Food and Beverage

‘A House of Service Quality matrix example’

Using the House of quality tool isn’t difficulty but you will need to spend some time, to learn how. Assuming a hotel owner manager wishes to develop a guest relations program. The objective being to reduce customer frustration and complaint.

The first step collect customer complaints, (ask customers, research internet review sites) then categorise complaints into
service attributes (SAs). Service attributes are phrases customers use to describe dissatisfaction see diagram below.

Developing service attitudes: Identify what frustrates customers.

Group service attributes to form an overall compliant referring to the example, service attributes are check in and check out. Use customers own words to maintain significance.

Creating Service Design Solutions

Weight service attributes.

Determine importance of service attributes by the number of complaints. From each service attribute identify the most problematic SA.To calculate SA importance weight by applying a percentage calculation to the total number complaints. Using the example, 9 percent of the total complaints were made about long check-in lines. If safety and or security are elements of the service attribute then increase the weighting to reflect the importance.

A House of Service Matrix Example

Perceived Current Performance  

To be able to judge whether your service matches or exceeds your competitors you must know what your competitors offer. Form a customer focus group, ask them to evaluate each service attribute. Also collect perceived competitor performance. You’re after opinions not facts. Turn the collected perceptions, into perceptual maps. Maps enable you to compare customer complaints to your strategic position. For example, long check-in queues are perceived to be worse at your hotel than a direct competitors.

Operational Characteristics: Developing the Service to minimise complaints

To convert service attributes into operational characteristics OC (actions) identify the relationship. For example check-in processing (service attribute) time is measured in minutes. The length of the check-in queue (operational characteristic) directly relates to the perceived time a customer waits. To resolve failing service attributes form a heads of department, action team.

Look at the Front Desk diagram. You would add the objective measures you calculated to the bottom of the chart (the firm’s current performance level for each of the OCs). If possible add competitor measures. If this information isn’t directly available use industry averages or estimate averages. Visit competitors businesses and observe, arrange for someone to meet you, when they arrive, purchase a beverage, observe staff client interactions.

Your research should provide enough data and spark ideas to make improvements for your hotel. Looking at the example the average check-in time is five minutes, competitors are a minute quicker. Referring to the diagram room servicing, twenty seven minutes competitors take three minutes more. Reservation accuracy 87% compared to competitors estimated 90%. The exercises illustrates business strengths and weaknesses.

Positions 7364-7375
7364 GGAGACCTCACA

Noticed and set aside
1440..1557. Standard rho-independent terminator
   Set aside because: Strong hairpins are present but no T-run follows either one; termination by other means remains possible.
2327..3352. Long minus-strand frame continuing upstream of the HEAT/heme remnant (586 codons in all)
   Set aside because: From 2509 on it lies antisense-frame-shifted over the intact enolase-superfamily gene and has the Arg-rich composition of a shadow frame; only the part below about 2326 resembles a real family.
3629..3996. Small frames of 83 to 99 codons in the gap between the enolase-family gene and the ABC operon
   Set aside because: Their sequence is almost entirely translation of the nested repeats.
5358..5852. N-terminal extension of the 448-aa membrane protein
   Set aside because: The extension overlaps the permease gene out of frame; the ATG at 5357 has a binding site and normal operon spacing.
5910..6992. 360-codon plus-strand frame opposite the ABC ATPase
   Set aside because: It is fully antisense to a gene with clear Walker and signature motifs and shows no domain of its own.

Matrix relationships

The central body of the matrix illustrates the relationships between Operational Characteristics and Service Attributes. Note the plus signs, pluses indicate positive relationships. Look at ‘Check-in lines too long’ then the number ‘9’ to indicate, compliant importance and the plus sign to indicate reduced check-in time will reduce complaints.

A minus indicates a negative customer experience, if you reduce front desk costs for example reduce the number of staff this is likely to led to an increase in check-in time and an increasing number of complaints. Another example, reservation accuracy directly impacts reservation mistakes. Reservation mistakes take longer to resolve consequently check-in times increase.

In addition, reservation accuracy affects billing errors since some of the billing mistakes are the result of reservation inaccuracies that are not identified until check-out. Note, not all SA are actionable. Some service attributes cannot be impacted by operation characteristics referring to the matrix the SA row shows no pluses or minuses.

Relationships between Operation Characteristics

Looking at the top of the diagram relationship between operational characteristics are illustrated by the pluses and minuses. In the example, check-in process time is positively related to reservation accuracy. This indicates that as reservation accuracy is improved, average check-in processing time is reduced owing to the fact that fewer reservation problems arise. Minuses indicate negative interactive relationships.

Referring to the diagram late check-out time is negatively related to room servicing time. A later check-out time would result in slower room servicing times because housekeepers would be forced to hand over rooms to reception much later. Blank spaces represent no identified relationship. Using the example, 16 of 36 possible relationships were identified. This suggests many SA’s are interdependent. These interactive relationships must be considered whenever an operation change is being considered.

References

Journal of Services Marketing, Vol. 8 No. 4,1994, pp. 50-60 © MCB University Press

Open University Business Library

Christopher Bird Author

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